The real estate world can get a bit fuzzy on the difference between recommendations, referrals, and commission splits, especially in Costa Rica. First of all, ALL services rely on recommendations. A good recommendation is what we all hope for and need. A bad recommendation can kill a business. How is a good recommendation rewarded? Normally, through a big “thank you”, but maybe a dinner or discount on future business. We all understand how important it is to receive these recommendations and those of us in the service business should always try to find a good way to reward recommendations.
Referrals in the real estate business or in other businesses usually mean referrals between realtors or to related businesses. For example, if I live in Costa Rica, but my client wants to find a home in Miami and I know of a good Realtor there, I might refer my client to that Realtor. In this case, the fee for a real estate referral can vary, but it is typically 15% of the commission received when the client buys. There are some agents that work this very well and can live off of the referrals without actually ever having to buy or sell a house themselves. I have to admit, it’s one of the areas that I have to work on. In referrals, the referring agent, gives all contact information to both sides and registers them as a referral. No other work is necessary.
Split commissions occur when one agent represents a buyer and the other represents a seller to make the transaction. Both sides work to make the deal. For example, the buyer’s agent takes the buyer all around to see the homes, making suggestions, recommendations, and finding the right home. Once this is done, the buyer’s agent makes an offer on behalf of the buyer, follows through, making sure that the buyer has all of the information about the home that is needed (registry, map of the land, etc). The buyer’s agent represents the buyer through the whole process. On the other side, the seller’s agent spends time and money representing and promoting the home that is for sale. When contacted by the buyer’s agent, they make the appointments, show the home, share papers that are needed to the buyer’s agent, and so on. In this case, the commission paid is shared 50/50 between the two parties. Simple. It really only gets confusing when additional realtors want to get in the middle which is why they call them in Costa Rica “intermediaries”. Does the commission get split three ways? And what if there are more parties? Usually the best way is to assume that anyone who started on the seller’s end, splits the seller’s half and anyone who started on the buyer’s end splits the buyer’s half. Of course, everything can be negotiable, which is why there is a gray area.
However, it is important to recognize the difference between the three levels. If you were to recommend your electrician, you would not (normally) go and ask for 50% of his payment to compensate for the recommendation. You could have a deal with this person that you would actively recommend him/her for a referral fee which would be determined in advance. So, if you let an agent know that your neighbor is selling his house, you are making a recommendation. If you recommend someone on Facebook, it is a recommendation (a VERY appreciated one). However, neither of these makes you obligated to receive 50% of the agent’s commission off of that sale. To receive 50% of someone’s commission, you would have to actively represent in all ways the buyer or seller as mentioned above.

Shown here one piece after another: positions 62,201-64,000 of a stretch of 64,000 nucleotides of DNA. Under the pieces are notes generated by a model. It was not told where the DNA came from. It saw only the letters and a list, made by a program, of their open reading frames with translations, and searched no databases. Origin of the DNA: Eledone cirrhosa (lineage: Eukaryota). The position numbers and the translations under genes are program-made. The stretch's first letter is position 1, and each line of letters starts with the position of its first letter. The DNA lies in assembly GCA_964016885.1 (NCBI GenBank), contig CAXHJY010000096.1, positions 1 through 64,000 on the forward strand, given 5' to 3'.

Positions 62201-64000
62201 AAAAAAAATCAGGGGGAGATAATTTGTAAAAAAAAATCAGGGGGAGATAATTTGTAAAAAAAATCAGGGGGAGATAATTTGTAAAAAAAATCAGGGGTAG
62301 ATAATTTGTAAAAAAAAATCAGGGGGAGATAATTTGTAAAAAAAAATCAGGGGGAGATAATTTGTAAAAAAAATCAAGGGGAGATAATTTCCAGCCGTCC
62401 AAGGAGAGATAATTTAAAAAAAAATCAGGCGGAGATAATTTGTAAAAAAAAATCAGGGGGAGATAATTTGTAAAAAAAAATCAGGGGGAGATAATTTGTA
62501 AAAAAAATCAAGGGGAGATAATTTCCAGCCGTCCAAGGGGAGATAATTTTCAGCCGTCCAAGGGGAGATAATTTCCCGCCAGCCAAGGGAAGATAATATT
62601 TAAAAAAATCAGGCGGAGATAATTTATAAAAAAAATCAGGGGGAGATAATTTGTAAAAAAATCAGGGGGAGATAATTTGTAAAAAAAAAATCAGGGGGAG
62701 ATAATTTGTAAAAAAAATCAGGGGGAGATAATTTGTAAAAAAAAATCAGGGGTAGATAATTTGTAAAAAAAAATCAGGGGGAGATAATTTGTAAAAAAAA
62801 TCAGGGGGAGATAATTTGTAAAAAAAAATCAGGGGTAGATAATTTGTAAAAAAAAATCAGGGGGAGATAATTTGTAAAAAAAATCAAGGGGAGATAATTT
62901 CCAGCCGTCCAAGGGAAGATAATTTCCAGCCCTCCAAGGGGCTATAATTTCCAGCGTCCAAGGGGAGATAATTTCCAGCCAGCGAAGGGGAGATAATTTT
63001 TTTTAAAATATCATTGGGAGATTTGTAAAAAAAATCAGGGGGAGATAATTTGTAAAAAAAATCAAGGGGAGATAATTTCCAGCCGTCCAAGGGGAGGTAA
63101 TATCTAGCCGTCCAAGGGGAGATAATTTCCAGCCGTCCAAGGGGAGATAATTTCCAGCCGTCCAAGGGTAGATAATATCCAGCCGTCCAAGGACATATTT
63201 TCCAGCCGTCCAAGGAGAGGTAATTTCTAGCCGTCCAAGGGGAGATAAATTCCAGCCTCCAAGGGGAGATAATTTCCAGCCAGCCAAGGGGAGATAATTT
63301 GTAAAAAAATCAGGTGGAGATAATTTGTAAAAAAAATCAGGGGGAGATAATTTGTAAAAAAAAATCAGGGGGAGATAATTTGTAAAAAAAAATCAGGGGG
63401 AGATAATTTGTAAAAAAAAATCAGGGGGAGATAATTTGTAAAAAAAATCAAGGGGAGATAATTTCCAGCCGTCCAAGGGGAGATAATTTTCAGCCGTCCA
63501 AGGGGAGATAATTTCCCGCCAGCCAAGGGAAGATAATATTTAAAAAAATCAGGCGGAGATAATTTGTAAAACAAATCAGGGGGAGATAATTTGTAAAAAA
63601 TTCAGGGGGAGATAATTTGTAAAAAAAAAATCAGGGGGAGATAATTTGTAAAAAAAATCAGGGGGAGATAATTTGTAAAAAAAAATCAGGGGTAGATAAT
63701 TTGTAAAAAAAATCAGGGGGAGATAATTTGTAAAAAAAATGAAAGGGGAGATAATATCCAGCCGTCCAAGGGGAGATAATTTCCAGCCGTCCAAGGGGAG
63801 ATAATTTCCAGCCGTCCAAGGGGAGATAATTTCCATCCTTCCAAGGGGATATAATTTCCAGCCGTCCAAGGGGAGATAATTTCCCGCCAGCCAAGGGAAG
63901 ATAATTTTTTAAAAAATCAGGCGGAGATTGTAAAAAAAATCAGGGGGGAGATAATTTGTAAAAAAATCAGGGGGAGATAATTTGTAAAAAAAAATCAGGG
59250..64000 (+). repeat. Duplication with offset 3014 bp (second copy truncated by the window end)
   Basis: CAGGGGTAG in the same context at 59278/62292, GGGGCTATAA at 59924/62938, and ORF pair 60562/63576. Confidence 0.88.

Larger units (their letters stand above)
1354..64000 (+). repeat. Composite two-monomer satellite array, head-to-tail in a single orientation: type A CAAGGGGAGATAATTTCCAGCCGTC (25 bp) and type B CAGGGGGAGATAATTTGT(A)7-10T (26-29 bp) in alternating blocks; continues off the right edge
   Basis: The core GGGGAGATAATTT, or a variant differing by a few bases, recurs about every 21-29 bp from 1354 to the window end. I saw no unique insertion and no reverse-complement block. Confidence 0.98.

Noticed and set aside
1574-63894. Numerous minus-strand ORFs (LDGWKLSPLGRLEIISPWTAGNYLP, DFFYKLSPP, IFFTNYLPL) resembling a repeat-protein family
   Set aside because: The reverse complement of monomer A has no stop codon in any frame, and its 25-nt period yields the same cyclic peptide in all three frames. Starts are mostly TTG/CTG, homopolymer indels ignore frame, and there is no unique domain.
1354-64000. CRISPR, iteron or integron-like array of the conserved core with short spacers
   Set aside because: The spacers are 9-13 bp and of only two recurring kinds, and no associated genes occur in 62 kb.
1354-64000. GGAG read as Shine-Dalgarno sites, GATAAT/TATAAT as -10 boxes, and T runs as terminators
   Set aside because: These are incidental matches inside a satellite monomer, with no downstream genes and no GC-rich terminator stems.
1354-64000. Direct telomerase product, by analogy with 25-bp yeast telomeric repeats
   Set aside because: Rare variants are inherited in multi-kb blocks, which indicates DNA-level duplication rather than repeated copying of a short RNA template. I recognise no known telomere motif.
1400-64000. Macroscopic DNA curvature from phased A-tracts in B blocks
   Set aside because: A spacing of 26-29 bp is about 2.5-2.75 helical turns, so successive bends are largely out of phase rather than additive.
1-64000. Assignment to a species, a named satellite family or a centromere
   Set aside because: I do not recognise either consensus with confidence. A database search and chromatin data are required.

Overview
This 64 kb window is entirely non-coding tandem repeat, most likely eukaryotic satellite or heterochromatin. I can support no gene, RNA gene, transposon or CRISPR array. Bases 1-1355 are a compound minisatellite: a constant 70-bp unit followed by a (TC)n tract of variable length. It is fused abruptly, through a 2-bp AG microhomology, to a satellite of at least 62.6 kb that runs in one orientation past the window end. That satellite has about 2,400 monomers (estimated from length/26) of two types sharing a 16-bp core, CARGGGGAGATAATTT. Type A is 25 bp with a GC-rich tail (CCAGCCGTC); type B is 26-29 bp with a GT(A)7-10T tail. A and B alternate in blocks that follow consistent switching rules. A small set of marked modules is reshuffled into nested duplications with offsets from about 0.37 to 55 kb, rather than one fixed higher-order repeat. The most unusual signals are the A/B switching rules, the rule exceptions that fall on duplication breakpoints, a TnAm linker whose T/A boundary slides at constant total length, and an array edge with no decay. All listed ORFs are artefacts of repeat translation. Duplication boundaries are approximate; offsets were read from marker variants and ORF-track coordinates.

I wish I could say that everyone understands the difference. I have several locals who bring me copies of planos of people they know (many are related) that want to sell their properties, but they want me to advertise them in all ways, find a buyer, and then pay them 50% just for bringing this property to my attention. When I explain that I would be willing to pay a referral fee, they get upset, but they aren’t willing or capable of doing any of the work. I receive this on the buyer’s side as well. Someone recommends a friend or relative and wants 50% of the commission. Don’t get me wrong, I REALLY REALLY appreciate the recommendation, but it is still a recommendation although maybe it could fall into the referral category, but it isn’t a split commission.
How do you know if you qualify for a split commission? The Chamber of Real Estate would make the argument that the person needs to be a registered agent–someone who pays taxes to the government on all commissions. However, to be fair to those who might not be fully registered, I would just ask, “Will you be representing your client (buyer or seller) through the whole process? Will you be working for your client and providing what is needed for him/her? Or, will you really be passing your client off to me to represent them in the transaction?” The answers to those questions determined the level of commission split.
Wouldn’t it be nice if we could all receive 50% of the income received from a recommendation? I could get rich off of doctors and dentists! Recommendations are so valuable and absolutely needed for any service provided. I promise to always try to let you know how much I do appreciate every recommendation I get and I also appreciate the understanding that it is my job and I do have to feed my family.
Tina Newton has lived in Atenas, Costa Rica for over 19 years and was a licensed Realtor in the States. Her business partner Cecilia Tristan is a bilingual lawyer and was one of the forming members of the Chamber of Real Estate of Costa Rica. Their commitment to honesty and full service is their promise. You can contact Tina at firstname.lastname@example.org, check out the website at http://www.tnrealestatecr.com and see the newest listings on Facebook.